MAXIMISING THE ROI ON REWARDS IS A SCIENCE THAT FEW UNDERSTAND
Dan Ariely a behavioural economist from Duke University is one of many who have studied at length the impact of rewards on consumer behaviour. Like most of researchers he found that the relationship between reward and behaviour is complex.
He found among anything that if you offer a child on chocolate now or two in an hour, the vast majority will opt for one chocolate now. Other studies with adult samples have led to similar findings, as follows:
- Immediate rewards are preferred to longer term rewards, even where the latter is greater.
- To have appeal long term rewards have to be substantially greater than short term rewards.
Other research by Professor Ariely found that money was not the powerful reward it is often thought to be in the workplace. He found, as have others since that:
- Extrinsic rewards are most effective with quantitative tasks.
- Intrinsic rewards are most effective in motivating creative behaviour.
Research by Professor Ariely and many others has also found that we often do not understand exactly what it is that motivates people. Even more incredible, this research has found time and again that people often do not know what rewards actually motivate them. There are many examples of this.
Rewarding is one of 25 drivers of human behaviour I will address over the next five weeks. As outlined in the lead article to this week’s THE REPORT, rewarding is a critically important driver of human and therefore consumer behaviour, it directly impacts on the success of your business – and will almost always have a greater impact that reality.
The issue is that few people understand well how human beings respond to rewards and even fewer understand how best to structure rewards in order to maximise the return on investment.
- Most Australian now believe that climate change is both real and man made. That said, few are taking any kind of tangible action to reduce their personal foot print and few support taxes to reduce the impact of carbon. Research suggests that they are not prepared to pay a short term cost for a long term reward.
- Most employers still believe that the performance of all staff can be improved by way of increased financial reward, despite the fact that it is now well documented that there is an enormous difference between motivating quantitative and qualitative activities. Indeed, research suggests that financial rewards actually retard the performance of creative staff.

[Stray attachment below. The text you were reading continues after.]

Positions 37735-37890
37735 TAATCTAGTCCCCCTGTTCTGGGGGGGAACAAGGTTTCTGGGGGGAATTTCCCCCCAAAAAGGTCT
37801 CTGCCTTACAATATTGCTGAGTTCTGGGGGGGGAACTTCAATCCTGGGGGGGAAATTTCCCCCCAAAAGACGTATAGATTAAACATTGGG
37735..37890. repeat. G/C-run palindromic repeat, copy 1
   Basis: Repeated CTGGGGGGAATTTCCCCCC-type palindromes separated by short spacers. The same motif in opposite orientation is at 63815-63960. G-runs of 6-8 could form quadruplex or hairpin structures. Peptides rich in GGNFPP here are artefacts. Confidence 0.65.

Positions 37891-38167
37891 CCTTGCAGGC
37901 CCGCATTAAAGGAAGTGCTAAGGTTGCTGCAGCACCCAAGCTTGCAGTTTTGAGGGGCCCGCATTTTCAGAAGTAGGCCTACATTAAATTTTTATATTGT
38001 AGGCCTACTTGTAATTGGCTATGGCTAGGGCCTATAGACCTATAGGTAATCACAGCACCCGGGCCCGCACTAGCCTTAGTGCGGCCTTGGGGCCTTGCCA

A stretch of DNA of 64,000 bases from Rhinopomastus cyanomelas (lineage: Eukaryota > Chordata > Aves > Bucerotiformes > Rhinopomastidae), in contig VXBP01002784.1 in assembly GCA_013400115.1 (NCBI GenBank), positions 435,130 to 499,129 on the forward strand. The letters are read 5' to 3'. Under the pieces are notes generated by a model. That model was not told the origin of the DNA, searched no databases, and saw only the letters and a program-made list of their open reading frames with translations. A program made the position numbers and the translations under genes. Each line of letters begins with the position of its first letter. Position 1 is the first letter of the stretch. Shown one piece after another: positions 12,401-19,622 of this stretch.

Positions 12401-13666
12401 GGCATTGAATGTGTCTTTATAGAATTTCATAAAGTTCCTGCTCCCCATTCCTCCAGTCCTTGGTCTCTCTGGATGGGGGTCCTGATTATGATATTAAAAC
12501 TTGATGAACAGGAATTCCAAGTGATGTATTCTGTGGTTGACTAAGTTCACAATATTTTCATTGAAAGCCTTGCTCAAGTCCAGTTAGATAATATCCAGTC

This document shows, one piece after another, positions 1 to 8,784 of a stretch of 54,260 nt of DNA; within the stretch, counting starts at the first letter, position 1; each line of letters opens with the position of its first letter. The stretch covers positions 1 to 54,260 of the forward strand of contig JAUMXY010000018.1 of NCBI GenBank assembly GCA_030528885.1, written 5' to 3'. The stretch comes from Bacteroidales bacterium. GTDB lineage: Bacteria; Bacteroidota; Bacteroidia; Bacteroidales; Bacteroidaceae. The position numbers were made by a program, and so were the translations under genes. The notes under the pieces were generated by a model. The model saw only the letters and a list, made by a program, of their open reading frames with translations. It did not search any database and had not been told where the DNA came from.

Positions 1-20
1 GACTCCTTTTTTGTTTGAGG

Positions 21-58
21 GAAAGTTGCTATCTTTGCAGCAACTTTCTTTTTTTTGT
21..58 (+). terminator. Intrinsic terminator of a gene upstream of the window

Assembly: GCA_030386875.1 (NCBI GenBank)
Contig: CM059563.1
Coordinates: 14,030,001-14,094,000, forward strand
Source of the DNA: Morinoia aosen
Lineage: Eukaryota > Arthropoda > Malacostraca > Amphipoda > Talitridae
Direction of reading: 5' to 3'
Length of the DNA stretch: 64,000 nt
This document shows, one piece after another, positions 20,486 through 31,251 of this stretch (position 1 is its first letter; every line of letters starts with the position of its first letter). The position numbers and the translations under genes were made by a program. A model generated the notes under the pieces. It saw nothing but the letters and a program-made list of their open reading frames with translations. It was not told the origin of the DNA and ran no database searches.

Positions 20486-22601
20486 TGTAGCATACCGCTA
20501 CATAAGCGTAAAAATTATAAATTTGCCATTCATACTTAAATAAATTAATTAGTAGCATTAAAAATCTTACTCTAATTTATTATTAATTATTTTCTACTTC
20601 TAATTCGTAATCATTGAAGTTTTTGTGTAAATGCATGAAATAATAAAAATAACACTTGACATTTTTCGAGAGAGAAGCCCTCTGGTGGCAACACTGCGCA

- People buying a Toyota Prius will tell you that they are purchasing the vehicle because it is environmentally friendly. If however they are presented with an option that has a lower profile vehicle that has an even lower footprint, they will still opt for the Prius. They are more rewarded by the public recognition than they are by the environmental impact.
So much of what marketers do is about offering rewards and motivating people, and yet the poor understanding of what really motivates people or what rewards are most cost effective in motivating a particular behaviour offers a real barrier to cost effective marketing. So much of human behaviour is not as intuitive as those who ‘know it all’ think.
To a very large extent our understanding of these issues at a scientific level goes back to BF Skinner who used positive reinforcement to train rats – in much the same way that marketers today are wanting to use rewards to train consumers. We can still learn a great deal from the work of Skinner, Pavlov and their contemporaries. Indeed, understanding their findings is a key to making the use of rewards more effective.
- Consumers like all humans are hardwired for immediate reinforcement.
- Financial rewards are often not as effective as intrinsic rewards.
Human beings often do not know what drives their behaviour or why they buy